Attorney General Letitia James took to Twitter to comment on Cuomo’s resignation, writing the following:

“Today, closes a sad chapter for all of New York, but it’s an important step towards justice.”

“I thank Governor Cuomo for his contributions to our state. The ascension of our Lieutenant Governor, Kathy Hochul, will help New York enter a new day. We must continue to build on the progress already made and improve the lives of New Yorkers in every corner of the state.”

The reactions to Cuomo’s announced resignation have been met largely with support, even by members of his own political party.

New York City Mayor Bill de Blasio noted the following about the news:

“Make no mistake, this is the result of survivors bravely telling their stories. It was past time for Andrew Cuomo to resign and it’s for the good of all New York.”

New York City Mayoral candidate Eric Adams also chimed in on the matter, saying:

“The governor’s resignation was necessary for New York State to move forward and continue the critical work of our recovery. I look forward to working in partnership with Lieutenant Governor Hochul on the key issues affecting our city and region at this pivotal moment.”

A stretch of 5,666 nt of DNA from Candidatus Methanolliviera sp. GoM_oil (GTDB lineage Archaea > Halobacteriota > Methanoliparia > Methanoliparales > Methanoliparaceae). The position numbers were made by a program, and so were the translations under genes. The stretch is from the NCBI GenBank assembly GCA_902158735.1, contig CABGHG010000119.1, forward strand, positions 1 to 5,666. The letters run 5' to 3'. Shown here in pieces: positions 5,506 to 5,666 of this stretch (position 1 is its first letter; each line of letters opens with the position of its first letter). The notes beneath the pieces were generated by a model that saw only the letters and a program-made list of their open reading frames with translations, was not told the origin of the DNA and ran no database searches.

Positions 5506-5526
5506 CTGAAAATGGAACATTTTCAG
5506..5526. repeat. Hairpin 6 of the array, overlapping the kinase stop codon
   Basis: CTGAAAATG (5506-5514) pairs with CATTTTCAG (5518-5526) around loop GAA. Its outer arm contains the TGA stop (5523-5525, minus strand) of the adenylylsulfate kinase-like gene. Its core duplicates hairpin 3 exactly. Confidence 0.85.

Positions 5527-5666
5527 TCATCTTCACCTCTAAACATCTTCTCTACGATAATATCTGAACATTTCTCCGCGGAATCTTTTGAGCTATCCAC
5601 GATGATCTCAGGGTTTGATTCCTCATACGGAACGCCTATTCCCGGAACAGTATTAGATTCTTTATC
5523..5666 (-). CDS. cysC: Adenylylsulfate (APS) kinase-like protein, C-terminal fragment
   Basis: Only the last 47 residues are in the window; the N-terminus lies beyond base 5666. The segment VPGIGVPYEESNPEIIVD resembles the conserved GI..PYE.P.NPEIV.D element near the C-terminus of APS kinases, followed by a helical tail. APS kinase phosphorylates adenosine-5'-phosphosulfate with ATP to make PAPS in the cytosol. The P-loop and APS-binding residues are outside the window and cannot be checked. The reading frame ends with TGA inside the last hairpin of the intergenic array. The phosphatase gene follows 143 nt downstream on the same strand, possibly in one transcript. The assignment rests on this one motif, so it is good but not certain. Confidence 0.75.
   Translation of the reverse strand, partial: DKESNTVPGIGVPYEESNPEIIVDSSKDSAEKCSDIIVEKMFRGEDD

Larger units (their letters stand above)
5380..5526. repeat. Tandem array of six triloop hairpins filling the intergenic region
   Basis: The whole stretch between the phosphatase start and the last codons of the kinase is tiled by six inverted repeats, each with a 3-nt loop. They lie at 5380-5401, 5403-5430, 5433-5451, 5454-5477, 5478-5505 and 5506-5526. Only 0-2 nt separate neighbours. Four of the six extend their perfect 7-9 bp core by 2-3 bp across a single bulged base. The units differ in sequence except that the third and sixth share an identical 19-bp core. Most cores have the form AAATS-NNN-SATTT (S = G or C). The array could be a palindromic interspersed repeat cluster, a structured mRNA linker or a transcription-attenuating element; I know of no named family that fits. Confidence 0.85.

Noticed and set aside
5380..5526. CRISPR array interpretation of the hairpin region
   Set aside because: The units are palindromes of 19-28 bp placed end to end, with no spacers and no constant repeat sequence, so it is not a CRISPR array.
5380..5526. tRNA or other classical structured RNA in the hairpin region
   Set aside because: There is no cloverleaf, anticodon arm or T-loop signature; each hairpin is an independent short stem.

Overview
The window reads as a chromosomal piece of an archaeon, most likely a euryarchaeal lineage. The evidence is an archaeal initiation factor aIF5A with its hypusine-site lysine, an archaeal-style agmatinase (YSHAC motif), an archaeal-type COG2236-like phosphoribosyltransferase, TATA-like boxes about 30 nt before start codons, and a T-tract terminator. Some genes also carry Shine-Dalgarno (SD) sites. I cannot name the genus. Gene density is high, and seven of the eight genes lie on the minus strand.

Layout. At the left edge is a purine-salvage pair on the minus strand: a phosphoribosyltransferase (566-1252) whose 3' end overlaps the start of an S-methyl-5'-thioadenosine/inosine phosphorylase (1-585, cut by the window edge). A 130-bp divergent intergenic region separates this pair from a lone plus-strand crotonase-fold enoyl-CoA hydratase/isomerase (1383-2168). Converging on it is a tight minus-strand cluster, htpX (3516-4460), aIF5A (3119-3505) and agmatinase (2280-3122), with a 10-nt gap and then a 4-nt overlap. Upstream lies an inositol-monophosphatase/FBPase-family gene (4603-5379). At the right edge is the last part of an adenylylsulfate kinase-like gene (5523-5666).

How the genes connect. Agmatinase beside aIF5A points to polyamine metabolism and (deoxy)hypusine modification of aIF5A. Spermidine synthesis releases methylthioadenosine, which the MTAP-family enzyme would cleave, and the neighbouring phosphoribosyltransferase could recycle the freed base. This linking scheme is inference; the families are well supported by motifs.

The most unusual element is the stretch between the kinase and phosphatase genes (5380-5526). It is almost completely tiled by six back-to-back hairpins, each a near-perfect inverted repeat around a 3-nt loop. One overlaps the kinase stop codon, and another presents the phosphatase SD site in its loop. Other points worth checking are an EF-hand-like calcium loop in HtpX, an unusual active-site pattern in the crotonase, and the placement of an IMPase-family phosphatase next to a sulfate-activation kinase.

Cuomo’s upcoming replacement, Lieutenant Governor Hochul, said she agrees with Cuomo stepping down:

“I agree with Governor Cuomo’s decision to step down. It is the right thing to do and in the best interest of New Yorkers. As someone who has served at all levels of government and is next in the line of succession, I am prepared to lead as New York State’s 57th Governor.”

Democratic New York State Assembly Speaker Carl Heastie called Cuomo’s resignation a “tragic chapter” in New York’s history, but called it the “right decision”:

“This has been a tragic chapter in our state’s history. Governor Cuomo’s resignation is the right decision. The brave women who stepped forward were heard. Everyone deserves to work in a harassment free environment. I have spoken with Lieutenant Governor Hochul and I look forward to working with her.”